The United Kingdom will not, for the moment, be adopting US-style 'rewards' or incentives for whistleblowers following two Regulators' response to recommendations of the Parliamentary Committee on Banking Standards (PCBS) about whistleblowing.
Whilst the door is not closed to this possibility in respect of some other regulator or prosecuting authority in the UK, it would take a very brave institution to ignore the research and views of the Financial Conduct Authority (FCA) and the Bank of England Prudential Regulation Authority (PRA). It also remains to be seen whether the Government would fund any such arrangement.
The most recent reward scheme for whistleblowers in the US was introduced under the Dodd-Frank Act. It provides for whistleblowers to be rewarded with a proportion of any fine levied on a company as a result of the information they have provided.
The PCBS received some evidence in its review process that argued strongly for a similar scheme to be set up in the UK.
The FSA (as the FCA was at the time), and others giving evidence, had some serious reservations about the use of financial incentives in this context.
They were concerned about 'moral hazard', the public's perception of already highly-paid individuals receiving a 'reward' for doing what was arguably their duty, and the risk that financial incentives could encourage whistleblowers to delay reporting wrongdoing in order to maximise their reward.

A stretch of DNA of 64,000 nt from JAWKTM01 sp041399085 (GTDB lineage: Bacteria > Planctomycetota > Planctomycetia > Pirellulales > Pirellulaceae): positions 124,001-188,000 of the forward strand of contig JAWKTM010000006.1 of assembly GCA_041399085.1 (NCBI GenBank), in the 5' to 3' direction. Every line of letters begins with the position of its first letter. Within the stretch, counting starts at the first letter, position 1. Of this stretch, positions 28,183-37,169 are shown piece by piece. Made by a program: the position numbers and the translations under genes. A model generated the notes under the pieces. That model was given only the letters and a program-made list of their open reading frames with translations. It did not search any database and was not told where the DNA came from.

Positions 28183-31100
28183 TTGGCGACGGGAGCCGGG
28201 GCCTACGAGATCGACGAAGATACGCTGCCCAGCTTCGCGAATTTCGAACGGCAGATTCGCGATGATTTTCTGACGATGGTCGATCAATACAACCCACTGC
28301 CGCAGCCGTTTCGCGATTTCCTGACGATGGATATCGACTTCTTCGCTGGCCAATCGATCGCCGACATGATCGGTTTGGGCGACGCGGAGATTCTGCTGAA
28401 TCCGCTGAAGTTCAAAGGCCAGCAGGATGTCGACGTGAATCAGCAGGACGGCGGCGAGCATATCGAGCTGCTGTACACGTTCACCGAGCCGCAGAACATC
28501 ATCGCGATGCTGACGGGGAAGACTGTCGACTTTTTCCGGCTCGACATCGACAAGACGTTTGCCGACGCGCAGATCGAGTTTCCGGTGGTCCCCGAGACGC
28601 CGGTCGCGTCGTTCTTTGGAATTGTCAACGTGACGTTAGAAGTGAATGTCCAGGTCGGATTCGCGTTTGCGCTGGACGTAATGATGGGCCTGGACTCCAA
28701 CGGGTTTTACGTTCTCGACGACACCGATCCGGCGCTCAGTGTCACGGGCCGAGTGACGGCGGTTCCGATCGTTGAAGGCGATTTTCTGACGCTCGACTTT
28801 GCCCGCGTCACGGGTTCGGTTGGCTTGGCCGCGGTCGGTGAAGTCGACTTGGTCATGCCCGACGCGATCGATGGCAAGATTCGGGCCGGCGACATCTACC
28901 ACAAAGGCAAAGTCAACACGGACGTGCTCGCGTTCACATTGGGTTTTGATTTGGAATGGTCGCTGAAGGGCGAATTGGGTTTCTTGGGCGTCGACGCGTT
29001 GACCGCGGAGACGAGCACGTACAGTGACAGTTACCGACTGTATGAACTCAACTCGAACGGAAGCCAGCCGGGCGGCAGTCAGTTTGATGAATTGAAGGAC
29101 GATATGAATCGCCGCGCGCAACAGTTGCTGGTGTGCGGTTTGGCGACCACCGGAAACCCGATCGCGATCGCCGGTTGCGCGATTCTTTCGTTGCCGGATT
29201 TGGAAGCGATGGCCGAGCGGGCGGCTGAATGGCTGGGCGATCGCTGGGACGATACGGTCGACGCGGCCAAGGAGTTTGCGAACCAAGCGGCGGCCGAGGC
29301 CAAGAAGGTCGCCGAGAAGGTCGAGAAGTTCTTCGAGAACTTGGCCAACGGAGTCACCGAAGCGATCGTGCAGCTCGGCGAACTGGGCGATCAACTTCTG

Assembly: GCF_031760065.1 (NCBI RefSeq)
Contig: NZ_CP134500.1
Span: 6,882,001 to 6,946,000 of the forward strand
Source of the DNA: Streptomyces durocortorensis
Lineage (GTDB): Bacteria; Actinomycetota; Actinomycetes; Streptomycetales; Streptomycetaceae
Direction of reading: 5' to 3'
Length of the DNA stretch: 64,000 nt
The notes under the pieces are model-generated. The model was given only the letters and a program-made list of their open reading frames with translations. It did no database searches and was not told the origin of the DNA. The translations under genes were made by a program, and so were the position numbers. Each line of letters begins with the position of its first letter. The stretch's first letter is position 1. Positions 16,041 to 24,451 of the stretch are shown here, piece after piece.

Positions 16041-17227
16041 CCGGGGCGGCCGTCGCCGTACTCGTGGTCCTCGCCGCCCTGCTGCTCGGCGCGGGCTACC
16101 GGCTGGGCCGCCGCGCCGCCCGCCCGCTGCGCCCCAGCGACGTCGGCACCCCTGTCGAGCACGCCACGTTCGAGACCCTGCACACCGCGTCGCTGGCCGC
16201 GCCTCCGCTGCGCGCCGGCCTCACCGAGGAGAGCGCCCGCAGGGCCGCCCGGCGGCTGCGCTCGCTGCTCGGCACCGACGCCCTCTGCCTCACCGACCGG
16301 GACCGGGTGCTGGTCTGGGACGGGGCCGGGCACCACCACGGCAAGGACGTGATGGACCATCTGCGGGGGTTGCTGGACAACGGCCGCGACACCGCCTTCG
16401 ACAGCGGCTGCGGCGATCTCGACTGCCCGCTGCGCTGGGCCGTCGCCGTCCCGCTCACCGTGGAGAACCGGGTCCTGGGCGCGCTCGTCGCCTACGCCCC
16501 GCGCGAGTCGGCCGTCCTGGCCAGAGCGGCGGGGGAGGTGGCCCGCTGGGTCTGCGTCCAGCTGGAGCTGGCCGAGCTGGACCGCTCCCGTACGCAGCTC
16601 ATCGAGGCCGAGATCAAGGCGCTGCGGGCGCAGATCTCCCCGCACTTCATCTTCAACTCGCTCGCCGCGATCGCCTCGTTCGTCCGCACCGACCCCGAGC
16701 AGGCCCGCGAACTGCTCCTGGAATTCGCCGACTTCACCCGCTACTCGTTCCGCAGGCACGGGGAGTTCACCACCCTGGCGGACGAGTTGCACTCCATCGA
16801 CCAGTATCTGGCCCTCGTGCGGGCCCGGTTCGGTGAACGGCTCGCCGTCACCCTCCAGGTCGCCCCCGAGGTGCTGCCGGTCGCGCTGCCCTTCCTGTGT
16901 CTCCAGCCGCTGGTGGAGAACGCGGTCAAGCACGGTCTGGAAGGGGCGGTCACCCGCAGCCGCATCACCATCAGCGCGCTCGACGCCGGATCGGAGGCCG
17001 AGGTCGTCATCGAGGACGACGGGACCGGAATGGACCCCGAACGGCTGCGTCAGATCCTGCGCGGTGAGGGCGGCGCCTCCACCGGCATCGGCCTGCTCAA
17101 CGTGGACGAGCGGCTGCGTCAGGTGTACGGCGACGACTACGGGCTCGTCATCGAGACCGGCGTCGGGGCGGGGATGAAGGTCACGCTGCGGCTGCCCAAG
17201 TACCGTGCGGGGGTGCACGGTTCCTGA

The PCBS noted the regulator's disquiet about the prospect of financially incentivising whistleblowing.
It asked the FCA to research the impact of financial incentives in the US in "encouraging whistleblowing, exposing wrongdoing and promoting integrity and transparency in financial markets."
The FCA and PRA agreed that strong measures are needed "to encourage and protect whistleblowers, who can play an important role in helping to protect the safety and soundness of firms and to prevent and detect wrongdoing" but concluded from their research into the use of financial incentives by US regulators that:
incentives in the US benefit only the small number whose information leads to successful enforcement action where fines are paid - they provide nothing for the vast majority of whistleblowers
there is, as yet, no empirical evidence that incentives increase the number or quality of disclosures to regulators
there is an associated complex and costly governance structure
such incentives could undermine the introduction and maintenance by firms of effective internal whistleblowing mechanisms.
The FCA and PRA want to see internal whistleblowing mechanisms in place and want to support them.
They embraced the PCBS's recommendations that senior management in firms should have responsibility and personal accountability for ensuring there are effective whistleblowing schemes in their businesses, and for providing protection for whistleblowers.
To support firms and aid transparency, the FCA and PRA will publish reports on the whistleblowing disclosures they receive and how they handle them.
They hope this will increase whistleblowers' confidence in reporting concerns to the regulators when they feel they cannot report internally, or when they believe an internal report has been ignored.
This article was written by Rhys Novak.
For more information please contact Rhys on +44 (0)20 7427 6563 or firstname.lastname@example.org